},
    handler: (req, rpl) => {
        //some logic you wanted
    });

Simple as it is. Now what is schema? I am using a schema validator package ajv and passed a schema validation to validate the request headers and body here.

And what is in ajv.ts?

import * as Ajv from "ajv";

const ajv = new Ajv({
  removeAdditional: true
});

ajv.addSchema({
  $id: "urn:schema:request:user",
  type: "object",
  required: ["email"],
  properties: {
    name: { type: "string" },
    loggedInUsing: { type: "string", enum: ["facebook", "google"] },
    ip: { type: "string", maxLength: 15, minLength: 7 },
    email : { type: "string" }
  }
});

ajv.addSchema({
  $id: "urn:schema:request:UserAccessToken",
  type: "object",
  required: ["X-access-token"],
  properties: {
    UserToken: { type: "string" }
  }
});

urn:schema:request:user specifies which all properties are required and if present what should be the data be like. Additionally, email is specified as mandatory using required: ["email"].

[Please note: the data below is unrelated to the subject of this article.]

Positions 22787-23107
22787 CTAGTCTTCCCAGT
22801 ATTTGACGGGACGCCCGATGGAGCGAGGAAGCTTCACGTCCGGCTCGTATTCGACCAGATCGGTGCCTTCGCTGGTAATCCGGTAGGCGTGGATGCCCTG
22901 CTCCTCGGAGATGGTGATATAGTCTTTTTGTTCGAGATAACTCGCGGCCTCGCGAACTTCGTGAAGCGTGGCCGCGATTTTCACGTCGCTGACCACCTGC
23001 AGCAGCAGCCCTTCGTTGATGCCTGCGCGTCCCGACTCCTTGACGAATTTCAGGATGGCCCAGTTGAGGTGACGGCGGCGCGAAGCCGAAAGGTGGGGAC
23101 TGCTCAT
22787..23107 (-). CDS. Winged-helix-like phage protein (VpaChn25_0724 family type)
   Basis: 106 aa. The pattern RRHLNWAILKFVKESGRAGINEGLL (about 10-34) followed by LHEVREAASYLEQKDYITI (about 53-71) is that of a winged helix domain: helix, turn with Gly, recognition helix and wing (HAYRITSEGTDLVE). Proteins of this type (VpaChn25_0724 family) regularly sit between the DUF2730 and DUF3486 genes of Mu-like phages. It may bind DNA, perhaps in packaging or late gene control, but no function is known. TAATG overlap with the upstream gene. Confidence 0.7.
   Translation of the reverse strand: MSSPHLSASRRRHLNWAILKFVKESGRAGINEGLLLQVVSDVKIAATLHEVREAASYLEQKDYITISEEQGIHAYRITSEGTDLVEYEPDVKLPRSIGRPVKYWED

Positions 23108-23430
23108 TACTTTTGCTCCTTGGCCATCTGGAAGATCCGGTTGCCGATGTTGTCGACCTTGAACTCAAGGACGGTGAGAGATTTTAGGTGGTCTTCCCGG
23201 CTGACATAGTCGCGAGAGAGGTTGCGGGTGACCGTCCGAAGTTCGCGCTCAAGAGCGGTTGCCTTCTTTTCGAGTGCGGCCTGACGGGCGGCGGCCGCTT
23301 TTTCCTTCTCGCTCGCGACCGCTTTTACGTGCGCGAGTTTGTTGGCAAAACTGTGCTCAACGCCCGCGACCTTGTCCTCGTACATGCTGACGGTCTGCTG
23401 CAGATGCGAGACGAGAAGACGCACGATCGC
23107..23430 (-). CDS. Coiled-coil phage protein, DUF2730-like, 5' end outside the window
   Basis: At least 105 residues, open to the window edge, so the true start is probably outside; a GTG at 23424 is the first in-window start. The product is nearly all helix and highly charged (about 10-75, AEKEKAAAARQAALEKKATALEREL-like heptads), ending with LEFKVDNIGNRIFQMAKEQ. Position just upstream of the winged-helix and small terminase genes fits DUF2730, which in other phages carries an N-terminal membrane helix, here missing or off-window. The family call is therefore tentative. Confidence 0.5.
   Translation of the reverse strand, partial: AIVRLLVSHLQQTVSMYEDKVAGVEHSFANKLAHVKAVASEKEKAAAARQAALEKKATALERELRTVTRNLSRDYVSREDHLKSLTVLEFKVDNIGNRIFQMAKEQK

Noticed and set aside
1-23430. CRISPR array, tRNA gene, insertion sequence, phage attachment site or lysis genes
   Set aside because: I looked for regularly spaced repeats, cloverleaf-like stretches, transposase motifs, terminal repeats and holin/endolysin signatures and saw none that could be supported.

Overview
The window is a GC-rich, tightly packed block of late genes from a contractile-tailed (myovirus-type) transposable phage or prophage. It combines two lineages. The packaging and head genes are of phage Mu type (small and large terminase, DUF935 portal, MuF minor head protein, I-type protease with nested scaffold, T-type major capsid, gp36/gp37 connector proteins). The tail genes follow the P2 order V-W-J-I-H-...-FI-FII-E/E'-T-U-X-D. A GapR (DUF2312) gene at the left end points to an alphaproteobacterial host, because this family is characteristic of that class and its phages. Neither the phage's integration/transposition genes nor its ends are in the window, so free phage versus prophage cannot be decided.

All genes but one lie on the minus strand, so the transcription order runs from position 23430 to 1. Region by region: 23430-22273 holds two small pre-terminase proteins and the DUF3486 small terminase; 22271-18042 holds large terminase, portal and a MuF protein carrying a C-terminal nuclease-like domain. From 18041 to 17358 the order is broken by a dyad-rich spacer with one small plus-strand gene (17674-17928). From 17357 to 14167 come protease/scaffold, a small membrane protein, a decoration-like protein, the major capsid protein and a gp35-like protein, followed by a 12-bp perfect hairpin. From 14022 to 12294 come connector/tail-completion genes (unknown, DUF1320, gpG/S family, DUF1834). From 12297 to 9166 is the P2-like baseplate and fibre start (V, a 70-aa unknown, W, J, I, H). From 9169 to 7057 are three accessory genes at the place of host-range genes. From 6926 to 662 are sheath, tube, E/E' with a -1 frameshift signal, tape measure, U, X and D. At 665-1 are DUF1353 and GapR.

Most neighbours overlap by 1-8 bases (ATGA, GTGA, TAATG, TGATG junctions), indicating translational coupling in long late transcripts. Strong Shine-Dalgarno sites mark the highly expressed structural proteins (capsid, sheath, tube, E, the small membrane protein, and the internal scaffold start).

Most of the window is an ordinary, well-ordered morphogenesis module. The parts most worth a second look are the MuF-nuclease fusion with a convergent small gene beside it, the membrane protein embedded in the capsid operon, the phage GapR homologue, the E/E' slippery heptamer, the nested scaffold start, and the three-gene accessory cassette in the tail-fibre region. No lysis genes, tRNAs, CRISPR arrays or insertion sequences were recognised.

3. Register the routes

In index.ts

import * as fastify from "fastify";
import userRoute from 'routes/user'

let fastifyConfig: FastifyConfig = {
  trustProxy: true,
  logger: {
    useLevelLabels: true,
    level: "warn"
  }
};

const fastifyApp = fastify(fastifyConfig)
.register(userRoute)
.register(fastifyCookie) //to manipulate cookies in the routes
.setSchemaCompiler(schema => { //to use schema validator
    return ajv.compile(schema);
  });

fastifyApp.listen(7000, "0.0.0.0");

Now if you GET on http://localhost:7000, you should
get 200 ok with all ok message.

4. Add authentication using JWT and HTTP cookies

When a new user is registered, we set a HTTP cookie in the response. A JWT token with an expiry time and some unique data to identify the user is set to the cookie.